In 1914 the Germans launched an offensive that swept through Belgium and into France, threatening to crush French resistance in one fell swoop. However, through careful maneuvering and stubborn resistance, the French Army, aided by the BEF, blunted the assault, winning an important strategic victory that kept France in the war. This victory ensured that Germany would have to fight a two-front war, and the Western Front descended into the stalemate of trench warfare. One of the most important battles in the First World War, 'The First Battle of the Marne' would be the last battle of maneuver to be seen on the Western Front for several years to come.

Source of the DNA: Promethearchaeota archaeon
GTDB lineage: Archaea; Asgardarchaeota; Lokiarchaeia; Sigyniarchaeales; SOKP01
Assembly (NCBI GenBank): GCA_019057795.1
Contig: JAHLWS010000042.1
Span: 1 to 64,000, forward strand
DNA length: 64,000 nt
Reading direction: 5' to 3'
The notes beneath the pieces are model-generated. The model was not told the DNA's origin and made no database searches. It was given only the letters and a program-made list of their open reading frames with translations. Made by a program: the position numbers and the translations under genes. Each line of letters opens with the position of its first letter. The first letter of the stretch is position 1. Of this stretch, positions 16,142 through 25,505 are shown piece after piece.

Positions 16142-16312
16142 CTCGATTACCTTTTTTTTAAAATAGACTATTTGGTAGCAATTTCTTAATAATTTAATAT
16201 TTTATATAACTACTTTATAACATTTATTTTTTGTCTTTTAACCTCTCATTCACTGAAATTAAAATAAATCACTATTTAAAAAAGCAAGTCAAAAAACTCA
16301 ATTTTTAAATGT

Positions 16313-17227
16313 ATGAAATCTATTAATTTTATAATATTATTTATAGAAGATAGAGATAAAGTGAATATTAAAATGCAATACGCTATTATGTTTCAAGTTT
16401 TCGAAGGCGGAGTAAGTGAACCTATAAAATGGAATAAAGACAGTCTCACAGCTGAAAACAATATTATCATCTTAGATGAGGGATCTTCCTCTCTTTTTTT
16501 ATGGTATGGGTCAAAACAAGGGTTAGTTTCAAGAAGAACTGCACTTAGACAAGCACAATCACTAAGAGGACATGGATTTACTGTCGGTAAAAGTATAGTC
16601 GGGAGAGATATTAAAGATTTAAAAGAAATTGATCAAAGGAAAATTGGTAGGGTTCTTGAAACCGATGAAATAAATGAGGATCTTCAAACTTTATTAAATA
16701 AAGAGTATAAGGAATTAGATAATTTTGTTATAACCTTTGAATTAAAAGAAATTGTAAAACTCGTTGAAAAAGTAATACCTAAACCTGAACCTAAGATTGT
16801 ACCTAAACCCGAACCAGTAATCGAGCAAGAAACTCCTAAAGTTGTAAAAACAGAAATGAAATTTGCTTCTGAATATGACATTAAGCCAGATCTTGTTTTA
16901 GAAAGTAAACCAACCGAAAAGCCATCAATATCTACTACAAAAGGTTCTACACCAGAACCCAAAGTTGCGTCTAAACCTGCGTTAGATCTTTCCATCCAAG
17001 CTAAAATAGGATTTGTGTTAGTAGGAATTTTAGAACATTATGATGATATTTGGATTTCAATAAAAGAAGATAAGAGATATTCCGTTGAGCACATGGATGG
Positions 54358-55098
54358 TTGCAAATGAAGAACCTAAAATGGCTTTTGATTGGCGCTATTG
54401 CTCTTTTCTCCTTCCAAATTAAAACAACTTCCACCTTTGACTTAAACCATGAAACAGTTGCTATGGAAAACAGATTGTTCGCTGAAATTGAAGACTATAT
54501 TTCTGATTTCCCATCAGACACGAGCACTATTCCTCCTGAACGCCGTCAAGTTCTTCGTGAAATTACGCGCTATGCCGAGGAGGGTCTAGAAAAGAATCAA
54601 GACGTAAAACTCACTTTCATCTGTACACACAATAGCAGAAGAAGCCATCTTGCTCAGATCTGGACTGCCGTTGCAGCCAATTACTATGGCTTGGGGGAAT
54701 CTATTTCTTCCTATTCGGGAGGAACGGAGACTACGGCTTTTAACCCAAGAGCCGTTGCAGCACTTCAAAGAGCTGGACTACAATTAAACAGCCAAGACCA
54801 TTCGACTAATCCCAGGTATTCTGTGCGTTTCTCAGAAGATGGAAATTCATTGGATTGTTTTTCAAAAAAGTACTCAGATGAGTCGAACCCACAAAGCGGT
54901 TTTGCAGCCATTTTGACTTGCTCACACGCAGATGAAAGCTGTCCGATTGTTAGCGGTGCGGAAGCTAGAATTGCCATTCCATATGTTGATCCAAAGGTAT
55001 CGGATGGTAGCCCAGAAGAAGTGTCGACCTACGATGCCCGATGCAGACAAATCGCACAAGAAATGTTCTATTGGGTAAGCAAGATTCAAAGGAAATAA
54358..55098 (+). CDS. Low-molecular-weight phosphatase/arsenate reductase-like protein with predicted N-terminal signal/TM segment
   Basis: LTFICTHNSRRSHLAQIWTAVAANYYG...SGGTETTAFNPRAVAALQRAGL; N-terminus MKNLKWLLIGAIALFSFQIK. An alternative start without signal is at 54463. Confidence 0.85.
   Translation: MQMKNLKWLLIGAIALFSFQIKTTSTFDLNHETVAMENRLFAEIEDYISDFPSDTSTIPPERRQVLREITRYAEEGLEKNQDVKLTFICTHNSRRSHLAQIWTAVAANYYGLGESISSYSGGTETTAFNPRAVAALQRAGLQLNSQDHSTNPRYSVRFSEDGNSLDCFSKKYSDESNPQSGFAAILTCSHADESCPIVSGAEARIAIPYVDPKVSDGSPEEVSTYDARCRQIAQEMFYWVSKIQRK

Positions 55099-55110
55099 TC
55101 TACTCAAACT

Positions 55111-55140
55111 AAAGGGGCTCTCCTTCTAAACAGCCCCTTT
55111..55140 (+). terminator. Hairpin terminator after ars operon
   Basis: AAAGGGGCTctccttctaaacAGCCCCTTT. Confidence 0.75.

Ian Sumner was born in 1953 in Eccles, near Manchester, UK. He originally trained as a librarian in Newcastle-upon-Tyne but now devotes himself to full-time writing. He has written numerous titles for Osprey, and also several books on the history of the East Riding of Yorkshire, where he now lives with his wife. The author lives in Yorkshire, England.